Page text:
A lot of people are tired of the gloomy skies and nearly incessant rain we’ve been seeing this week. After a dry period in late May and the first few days of June, the rain is certainly welcome, but we’re ready for Mother Nature to turn off the taps.
While it’s wet now, dry conditions are sure to return as we move into the summer months, making now a great time to think about watering our lawns and gardens to ensure we’re doing it effectively.
During periods of dry, hot weather, seasoned gardeners recognize that preventing lawns from turning brown is a losing battle and let nature take its course — knowing that green turf will return once it gets a good, slow watering from the sky. Far from being dead, the grass is actually going dormant, turning attention to protecting its roots so it can hold out waiting for rain to return.
For those who do choose to water their lawns, knowing how and when to do it is key so the water is being used as efficiently as possible and not going to waste.
It may seem like a no-brainer, but watering with the sun beating down in the middle of the day is a losing battle. Much of the water never actually makes it to the root level. It quickly evaporates without soaking into the soil very far below the surface.
What water does reach the roots can cause problems for the lawn as a whole down the road. Healthy lawns require grass with deep root systems. Deep roots allow the lawn to be more drought tolerant, surviving dry spells and coming out relatively unscathed. Watering on hot, sunny days allows only for surface penetration of the water, encouraging a shallow root system to form, making the lawn more susceptible to future dry weather and pests.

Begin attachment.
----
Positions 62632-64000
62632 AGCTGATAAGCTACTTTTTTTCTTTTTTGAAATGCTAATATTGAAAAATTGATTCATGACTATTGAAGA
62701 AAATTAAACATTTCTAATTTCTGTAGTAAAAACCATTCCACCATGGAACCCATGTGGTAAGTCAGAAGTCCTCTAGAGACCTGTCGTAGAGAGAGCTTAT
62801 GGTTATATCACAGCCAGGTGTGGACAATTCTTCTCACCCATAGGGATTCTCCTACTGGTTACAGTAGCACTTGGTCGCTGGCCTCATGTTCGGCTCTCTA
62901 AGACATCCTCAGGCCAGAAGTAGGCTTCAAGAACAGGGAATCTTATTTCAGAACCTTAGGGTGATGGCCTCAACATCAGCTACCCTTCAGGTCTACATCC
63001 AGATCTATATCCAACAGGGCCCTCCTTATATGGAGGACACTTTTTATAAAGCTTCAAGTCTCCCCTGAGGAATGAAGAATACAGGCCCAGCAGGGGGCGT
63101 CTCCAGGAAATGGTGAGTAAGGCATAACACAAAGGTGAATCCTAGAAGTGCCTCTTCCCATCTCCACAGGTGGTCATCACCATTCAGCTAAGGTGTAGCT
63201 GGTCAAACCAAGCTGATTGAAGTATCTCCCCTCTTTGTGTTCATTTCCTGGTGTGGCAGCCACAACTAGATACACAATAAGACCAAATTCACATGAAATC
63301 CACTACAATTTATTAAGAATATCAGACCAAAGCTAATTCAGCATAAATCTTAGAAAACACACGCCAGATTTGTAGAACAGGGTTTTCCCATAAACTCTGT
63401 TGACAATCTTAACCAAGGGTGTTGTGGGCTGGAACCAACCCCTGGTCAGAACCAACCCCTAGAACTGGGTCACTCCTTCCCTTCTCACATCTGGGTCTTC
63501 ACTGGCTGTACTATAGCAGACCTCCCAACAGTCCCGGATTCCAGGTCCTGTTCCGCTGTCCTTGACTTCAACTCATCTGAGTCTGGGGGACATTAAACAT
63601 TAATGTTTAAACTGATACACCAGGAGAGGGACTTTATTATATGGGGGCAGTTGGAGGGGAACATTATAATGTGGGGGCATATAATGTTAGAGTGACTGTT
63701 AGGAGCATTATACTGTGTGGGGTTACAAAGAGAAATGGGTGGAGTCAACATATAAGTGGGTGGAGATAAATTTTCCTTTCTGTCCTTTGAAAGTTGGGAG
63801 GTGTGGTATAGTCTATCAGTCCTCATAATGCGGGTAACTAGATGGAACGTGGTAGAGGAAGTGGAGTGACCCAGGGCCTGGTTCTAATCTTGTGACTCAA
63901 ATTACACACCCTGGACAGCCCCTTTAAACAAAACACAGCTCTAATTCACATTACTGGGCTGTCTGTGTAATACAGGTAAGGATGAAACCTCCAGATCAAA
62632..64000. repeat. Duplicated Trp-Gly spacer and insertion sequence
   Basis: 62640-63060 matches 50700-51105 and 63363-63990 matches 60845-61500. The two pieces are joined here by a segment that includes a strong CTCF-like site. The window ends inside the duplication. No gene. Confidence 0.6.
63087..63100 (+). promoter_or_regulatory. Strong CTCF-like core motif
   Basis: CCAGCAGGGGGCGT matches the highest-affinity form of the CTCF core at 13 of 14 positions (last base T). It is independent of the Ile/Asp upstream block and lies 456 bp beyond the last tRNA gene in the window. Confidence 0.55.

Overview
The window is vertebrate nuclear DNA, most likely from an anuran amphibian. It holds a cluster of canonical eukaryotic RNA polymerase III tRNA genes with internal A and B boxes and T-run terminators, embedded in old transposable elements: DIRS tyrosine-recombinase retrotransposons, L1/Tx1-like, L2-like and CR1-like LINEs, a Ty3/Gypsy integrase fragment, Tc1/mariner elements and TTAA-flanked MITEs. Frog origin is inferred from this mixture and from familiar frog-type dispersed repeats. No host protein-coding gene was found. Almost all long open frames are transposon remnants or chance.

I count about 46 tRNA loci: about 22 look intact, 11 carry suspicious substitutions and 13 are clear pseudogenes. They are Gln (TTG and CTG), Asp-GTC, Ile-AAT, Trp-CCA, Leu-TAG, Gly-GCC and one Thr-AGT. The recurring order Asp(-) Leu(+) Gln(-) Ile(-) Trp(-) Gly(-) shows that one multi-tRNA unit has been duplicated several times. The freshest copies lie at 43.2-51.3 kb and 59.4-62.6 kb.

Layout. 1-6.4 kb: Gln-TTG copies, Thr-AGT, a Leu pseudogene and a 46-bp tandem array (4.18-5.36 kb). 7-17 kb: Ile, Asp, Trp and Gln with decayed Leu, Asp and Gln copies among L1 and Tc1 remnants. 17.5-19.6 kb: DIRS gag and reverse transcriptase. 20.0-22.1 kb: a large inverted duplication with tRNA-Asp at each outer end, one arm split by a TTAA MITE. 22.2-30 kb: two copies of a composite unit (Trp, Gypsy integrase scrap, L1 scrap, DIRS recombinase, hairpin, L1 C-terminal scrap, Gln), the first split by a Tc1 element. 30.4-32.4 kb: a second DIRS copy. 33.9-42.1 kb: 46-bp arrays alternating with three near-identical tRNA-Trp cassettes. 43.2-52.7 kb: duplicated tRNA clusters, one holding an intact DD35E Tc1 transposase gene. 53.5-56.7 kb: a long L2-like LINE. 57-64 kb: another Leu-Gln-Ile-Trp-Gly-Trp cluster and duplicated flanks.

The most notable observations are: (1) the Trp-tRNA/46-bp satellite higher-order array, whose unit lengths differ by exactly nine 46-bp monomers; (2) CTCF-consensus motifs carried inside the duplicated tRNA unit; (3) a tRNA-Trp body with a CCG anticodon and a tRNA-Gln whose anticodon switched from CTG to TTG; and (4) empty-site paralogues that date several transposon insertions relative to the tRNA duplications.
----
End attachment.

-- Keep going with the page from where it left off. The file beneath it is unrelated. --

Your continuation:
When is the best time to water? Make a habit of getting up bright and early and do your watering between 7 and 9 a.m. The less intense the sun, the more effective your watering efforts will be. Watering at night might sound like a good solution to avoid the early morning, but is not a good idea. Night watering promotes the growth of fungi, which can damage your lawn.
Another suggestion is to invest in a rain gauge. Not only are these handy for tracking the precipitation that falls from the sky, but they also determine how much water your sprinklers are putting out. Most lawns only require about an inch of water per week. If it rains during the week, adjust your watering accordingly.
When selecting a sprinkler, pulsing sprinklers tend to be more effective than oscillating varieties. For those of us who are not early risers, timers are now available to turn your sprinkler on and off when you’re not around, to make watering more convenient. When it comes to placement of the sprinklers, make sure they’re positioned so that you’re not watering the sidewalk or driveway.
Storing water in rain barrels has been something that’s been done for generations, but has seen a bit of a rebirth in recent years as urban residents realize the many benefits of using rain water to keep lawns and gardens green.
Rain barrels and rain barrel stands are available from the GreenUP Store. Our barrels are made with durable metal spigots, an overflow hose, and are screened to prevent insects like mosquitoes from accessing the water to lay eggs. Peterborough Utilities customers who purchase rain barrels from the GreenUP Store are eligible for a $25 discount.
Knowing how and when to water and getting in the habit of using rain barrels and are good first steps so we all can start living water smart and having beautiful lawns and gardens.